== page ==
Your body temperature will increase when ovulate. A basal thermometer is used to determine this increase in basal body temperature, which usually ranges between o.2 to 0.5 degrees.

To have an accurate chart, it is advisable that you measure your basal body temperature at around the same time every day before getting out of bed.

Our Top Basal Thermometers

How to Use a Basal Thermometer

You can buy a basal thermometer at your local pharmacy, family planning center, or online. Basal thermometers look like ordinary thermometers but the manufacturer usually indicates “Basal” on the packaging.

There are generally two types of basal thermometers: digital and glass basal thermometers. But there are a couple of things you should know before choosing the best basal thermometer. Read more here.

Digital basal thermometers are mostly used for more accurate readings. Remember, the temperature shown on the digital basal thermometer is in Fahrenheit unless specified by the manufacturer or depending on the device’s technical specifications.

Follow these simple steps to use your basal thermometer:

Condition your body

To get an accurate body temperature, make sure your body is in the right condition – you’re neither stressed nor hyperactive.

The best time to measure your basal temperature is early in the morning just before you get out of bed. Movement can affect your basal body temperature, so you should measure your temperature as soon as you wake up in the morning.

Needless to say, you must have enough sleep (at least three to five hours).

Charting Your Temperature

After getting the result, make sure you record it. Some devices have a recording feature and some smart devices can store up to 60 previous readings.

You can download a basal body temperature chart from Baby Center or use a smart basal thermometer that syncs your data automatically to an app.

Most tracking apps have an automatic chart report of your everyday temperature to help you pinpoint ovulation. You should watchout for a shift in basal body temperature.

Some Points You Must Not Forget

There are several factors that may affect your basal body temperature readings. These include a change in your body temperature due to an illness or a change in the surrounding temperature. If you’re experiencing fever, a cold, body pain, migraine, or cough, you must write that down too on your basal body temperature chart.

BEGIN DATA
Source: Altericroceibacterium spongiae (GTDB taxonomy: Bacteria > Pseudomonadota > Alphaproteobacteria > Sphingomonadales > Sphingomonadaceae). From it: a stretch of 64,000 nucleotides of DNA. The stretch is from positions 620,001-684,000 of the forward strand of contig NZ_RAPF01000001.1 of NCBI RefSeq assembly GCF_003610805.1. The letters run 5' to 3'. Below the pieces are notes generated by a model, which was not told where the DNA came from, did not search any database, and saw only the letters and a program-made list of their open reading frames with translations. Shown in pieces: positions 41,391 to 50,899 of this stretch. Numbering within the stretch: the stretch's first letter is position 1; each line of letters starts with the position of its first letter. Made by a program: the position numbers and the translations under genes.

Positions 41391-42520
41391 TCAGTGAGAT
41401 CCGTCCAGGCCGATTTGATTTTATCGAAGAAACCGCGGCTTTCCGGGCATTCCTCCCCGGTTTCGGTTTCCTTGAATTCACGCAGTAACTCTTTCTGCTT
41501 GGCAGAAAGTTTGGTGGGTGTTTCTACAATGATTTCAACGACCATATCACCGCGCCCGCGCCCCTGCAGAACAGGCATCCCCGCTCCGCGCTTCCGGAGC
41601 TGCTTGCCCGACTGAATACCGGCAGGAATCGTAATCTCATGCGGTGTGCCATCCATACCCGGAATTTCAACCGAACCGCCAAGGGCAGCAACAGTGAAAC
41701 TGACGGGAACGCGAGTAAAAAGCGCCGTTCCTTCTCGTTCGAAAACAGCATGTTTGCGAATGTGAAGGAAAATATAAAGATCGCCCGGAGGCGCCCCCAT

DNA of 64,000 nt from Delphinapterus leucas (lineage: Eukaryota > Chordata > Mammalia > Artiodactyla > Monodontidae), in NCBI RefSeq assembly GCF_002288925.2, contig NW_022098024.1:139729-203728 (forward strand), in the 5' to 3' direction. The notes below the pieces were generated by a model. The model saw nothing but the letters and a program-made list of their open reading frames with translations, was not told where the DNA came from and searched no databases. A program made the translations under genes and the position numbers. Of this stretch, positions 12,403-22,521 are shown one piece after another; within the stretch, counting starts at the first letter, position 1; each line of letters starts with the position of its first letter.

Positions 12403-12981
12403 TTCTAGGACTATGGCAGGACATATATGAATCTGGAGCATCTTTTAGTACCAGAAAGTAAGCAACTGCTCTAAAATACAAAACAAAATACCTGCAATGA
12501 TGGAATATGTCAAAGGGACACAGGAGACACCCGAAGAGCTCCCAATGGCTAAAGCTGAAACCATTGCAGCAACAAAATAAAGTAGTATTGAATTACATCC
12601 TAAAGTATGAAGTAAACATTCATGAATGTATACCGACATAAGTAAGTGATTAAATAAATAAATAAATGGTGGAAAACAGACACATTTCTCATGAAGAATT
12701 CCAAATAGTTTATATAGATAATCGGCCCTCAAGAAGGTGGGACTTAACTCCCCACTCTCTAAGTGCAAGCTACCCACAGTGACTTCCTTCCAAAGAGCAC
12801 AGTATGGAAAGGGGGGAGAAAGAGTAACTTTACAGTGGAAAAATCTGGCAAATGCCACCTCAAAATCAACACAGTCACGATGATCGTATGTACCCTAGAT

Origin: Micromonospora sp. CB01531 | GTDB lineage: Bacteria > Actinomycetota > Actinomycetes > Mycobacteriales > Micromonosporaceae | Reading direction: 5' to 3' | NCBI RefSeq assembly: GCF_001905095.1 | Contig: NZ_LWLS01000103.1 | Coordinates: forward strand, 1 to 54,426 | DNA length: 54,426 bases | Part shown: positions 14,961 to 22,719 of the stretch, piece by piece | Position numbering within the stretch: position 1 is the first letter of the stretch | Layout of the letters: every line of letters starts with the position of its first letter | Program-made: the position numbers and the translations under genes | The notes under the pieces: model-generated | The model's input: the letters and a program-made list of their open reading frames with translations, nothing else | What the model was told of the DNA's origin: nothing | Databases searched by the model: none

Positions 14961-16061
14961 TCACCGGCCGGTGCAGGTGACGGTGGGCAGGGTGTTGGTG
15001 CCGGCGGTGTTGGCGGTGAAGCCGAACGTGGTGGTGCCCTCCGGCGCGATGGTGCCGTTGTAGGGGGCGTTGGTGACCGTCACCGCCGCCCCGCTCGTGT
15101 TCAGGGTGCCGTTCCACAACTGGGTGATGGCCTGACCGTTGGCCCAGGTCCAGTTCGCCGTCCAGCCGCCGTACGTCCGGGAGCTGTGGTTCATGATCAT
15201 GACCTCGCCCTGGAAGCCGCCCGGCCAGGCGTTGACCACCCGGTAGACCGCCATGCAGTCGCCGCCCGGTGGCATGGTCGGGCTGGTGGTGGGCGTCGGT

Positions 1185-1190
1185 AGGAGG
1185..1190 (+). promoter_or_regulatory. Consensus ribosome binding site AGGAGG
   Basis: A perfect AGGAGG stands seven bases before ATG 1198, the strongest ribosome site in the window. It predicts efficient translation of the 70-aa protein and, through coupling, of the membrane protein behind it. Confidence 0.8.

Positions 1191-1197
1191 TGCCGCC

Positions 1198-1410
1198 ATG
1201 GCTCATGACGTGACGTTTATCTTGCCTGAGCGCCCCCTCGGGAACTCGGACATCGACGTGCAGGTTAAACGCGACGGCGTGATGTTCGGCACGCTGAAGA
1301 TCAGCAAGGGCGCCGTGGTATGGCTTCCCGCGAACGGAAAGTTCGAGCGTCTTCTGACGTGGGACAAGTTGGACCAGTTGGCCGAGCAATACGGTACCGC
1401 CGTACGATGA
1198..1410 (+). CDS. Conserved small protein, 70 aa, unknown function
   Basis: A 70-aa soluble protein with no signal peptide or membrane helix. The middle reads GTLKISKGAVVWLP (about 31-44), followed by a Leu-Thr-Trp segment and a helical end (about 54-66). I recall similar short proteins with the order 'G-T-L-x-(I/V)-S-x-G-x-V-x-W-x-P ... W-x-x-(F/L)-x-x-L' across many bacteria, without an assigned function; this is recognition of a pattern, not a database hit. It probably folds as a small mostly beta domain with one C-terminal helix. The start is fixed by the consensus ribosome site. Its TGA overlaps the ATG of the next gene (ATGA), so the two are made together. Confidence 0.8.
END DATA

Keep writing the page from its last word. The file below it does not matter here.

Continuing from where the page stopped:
Conclusion

Procreation is a lifechagning experience for couples. To successfully conceive, both parties must be physically and emotionally ready. If you’re having a hard time tracking ovulation, it is best you consult your doctor.

Your doctor might want to perform further tests as there are several factors that can affect your fertility.The use of a basal thermometer is highly recommended. It is clinically safe and has proven to be accurate and reliable.

 

Princila M
 

Hi! Thanks for visiting. I'm a science geek and proud mom of two adorable kids. I love to research, learn, and write about personal improvement, healthy living, and fertility. On this site, I'll be reviewing the best fertility tests and discussing tips to help couples trying to conceive. I appreciate you visiting my website, and I'd be glad to answer any questions you may have. Visit our About page for more details and to connect with me.

Click Here to Leave a Comment Below 2 comments
Kenny - March 25, 2017

So, I stumbled onto this site and I got this idea, I may not be the target market. This in mind I still like to learn about a lot of things. Learning about pregnancy and menstruation timing may come in handy one day! 😉
It is cool to know more about getting a woman pregnant. I like to know things that I can help others with hopefully one day! Thanks for the great article!

Reply
    Princila M - April 29, 2017

    Hi Kenny and sorry for my late response.

    Glad you learned something from this post and hope that you’ll use this information in the nearest future.

    Cheers!

    Reply